The Victorian Game Management Authority has announced a shortened duck hunting season, including changes to the daily bag limit, leaving many avid hunters disappointed.
Duck season will start on Saturday, May 2, and run for five weeks, closing 30 minutes after sunset on Monday, June 8.
Field and Game Australia said it was outraged by the shortened season, calling it a "political compromise" and stating it would decrease regional tourism opportunities.
However, Field and Game Australia chairman Peter Hawker said members should make the most of the shortened season.
“With the community angst about the fires and the prominence of the climate change debate, it would have been easy and politically convenient for the government to abandon the season altogether,” Mr Hawker said.
Field and Game Australia’s view is that a more balanced approach to the 2020 Duck Season was possible; achieving sustainability while still affording hunters the opportunity to harvest reasonable numbers of game birds for the family table, and at the same time spending many millions of dollars in regional communities.
Shadow Agriculture Minister Peter Walsh said the shortened season was a clear sign of green ideology.
"Hunting injects more than $430 million into the state’s economy every year, providing a healthy boost for country communities — including those picking up the pieces after this summer’s catastrophic bushfires,” Mr Walsh said.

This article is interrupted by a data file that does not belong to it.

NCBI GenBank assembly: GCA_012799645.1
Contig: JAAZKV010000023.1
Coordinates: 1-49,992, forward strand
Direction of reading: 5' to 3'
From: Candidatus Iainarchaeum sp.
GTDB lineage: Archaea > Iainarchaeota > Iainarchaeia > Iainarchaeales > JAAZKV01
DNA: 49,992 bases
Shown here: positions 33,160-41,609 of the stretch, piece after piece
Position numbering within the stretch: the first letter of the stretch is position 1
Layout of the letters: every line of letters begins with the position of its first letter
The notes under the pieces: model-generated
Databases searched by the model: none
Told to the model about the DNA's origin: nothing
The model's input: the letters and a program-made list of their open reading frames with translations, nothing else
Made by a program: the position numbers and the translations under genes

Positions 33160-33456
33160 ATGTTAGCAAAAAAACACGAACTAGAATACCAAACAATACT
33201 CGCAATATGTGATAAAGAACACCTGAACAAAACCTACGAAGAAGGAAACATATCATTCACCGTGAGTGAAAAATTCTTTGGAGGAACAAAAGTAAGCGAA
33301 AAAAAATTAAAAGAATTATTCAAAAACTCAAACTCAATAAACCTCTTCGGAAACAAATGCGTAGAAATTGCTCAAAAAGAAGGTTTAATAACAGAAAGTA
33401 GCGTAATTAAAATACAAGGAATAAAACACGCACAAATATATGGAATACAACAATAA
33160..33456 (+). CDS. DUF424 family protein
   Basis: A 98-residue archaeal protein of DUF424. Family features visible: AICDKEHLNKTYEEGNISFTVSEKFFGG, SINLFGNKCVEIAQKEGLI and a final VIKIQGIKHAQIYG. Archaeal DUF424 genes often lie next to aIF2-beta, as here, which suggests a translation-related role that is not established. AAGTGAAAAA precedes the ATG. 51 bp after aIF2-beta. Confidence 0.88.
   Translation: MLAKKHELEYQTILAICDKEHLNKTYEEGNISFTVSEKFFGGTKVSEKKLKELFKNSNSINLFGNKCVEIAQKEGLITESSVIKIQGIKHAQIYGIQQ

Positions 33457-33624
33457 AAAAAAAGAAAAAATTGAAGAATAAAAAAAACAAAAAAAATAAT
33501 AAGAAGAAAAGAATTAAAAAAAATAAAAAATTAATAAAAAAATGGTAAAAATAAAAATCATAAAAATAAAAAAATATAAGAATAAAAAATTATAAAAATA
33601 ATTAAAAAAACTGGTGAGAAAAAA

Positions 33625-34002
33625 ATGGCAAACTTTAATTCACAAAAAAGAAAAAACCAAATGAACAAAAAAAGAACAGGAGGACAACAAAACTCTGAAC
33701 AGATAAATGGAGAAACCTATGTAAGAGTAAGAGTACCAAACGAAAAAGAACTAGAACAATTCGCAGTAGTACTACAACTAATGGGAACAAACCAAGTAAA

The restricted season was said to be a result of low duck numbers caused by prolonged dry conditions.
Hunters will be limited to three game ducks per day throughout the season, with the hunting of blue-winged shoveler prohibited for the entire season.
The start times on the opening weekend will be 8 am, with hunting times for the rest of the season running from 30 minutes before sunrise to 30 minutes after sunset.
The game duck species that can be hunted are Pacific black duck, mountain duck, chestnut teal, grey teal, pink-eared duck, wood duck and hardhead.
The group Regional Victorians Opposed to Duck Shooting has concerns duck hunting maps remain incomplete, failing to show the public waterways where duck shooting is allowed.
RVODS spokesperson Kerrie Allen said the Firearm Safety Code recommended a safety buffer of at least 250 m from family homes.
“Only 200-odd state game reserves and specified hunting areas are shown on the GMA website, however, duck shooting is allowed on an estimated 8000 to 15 000 lakes, creeks, streams, reservoirs, wetlands around the state, often in close proximity to the public,” Ms Allen said.